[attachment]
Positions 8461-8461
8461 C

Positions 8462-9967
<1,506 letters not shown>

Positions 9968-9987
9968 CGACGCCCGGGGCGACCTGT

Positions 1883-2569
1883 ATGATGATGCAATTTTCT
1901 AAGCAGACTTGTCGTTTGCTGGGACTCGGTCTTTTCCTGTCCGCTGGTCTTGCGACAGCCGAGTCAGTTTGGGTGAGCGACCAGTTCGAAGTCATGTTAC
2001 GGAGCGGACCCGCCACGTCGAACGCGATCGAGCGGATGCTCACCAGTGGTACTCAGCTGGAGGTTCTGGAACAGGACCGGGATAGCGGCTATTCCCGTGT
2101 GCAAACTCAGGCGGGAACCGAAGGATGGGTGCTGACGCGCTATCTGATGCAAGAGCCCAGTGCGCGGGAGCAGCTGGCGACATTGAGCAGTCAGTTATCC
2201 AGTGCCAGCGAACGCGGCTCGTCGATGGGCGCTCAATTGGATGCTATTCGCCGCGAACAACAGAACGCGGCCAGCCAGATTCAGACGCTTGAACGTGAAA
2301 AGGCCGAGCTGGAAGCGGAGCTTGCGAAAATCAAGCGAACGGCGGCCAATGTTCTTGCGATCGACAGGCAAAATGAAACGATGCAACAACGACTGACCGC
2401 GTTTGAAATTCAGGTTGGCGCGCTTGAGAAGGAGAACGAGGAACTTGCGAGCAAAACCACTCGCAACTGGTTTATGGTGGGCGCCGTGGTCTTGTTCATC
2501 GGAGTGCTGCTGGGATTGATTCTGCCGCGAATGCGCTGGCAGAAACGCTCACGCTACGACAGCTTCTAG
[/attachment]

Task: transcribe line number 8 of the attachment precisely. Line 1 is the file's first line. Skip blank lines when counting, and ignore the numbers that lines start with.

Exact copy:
1883 ATGATGATGCAATTTTCT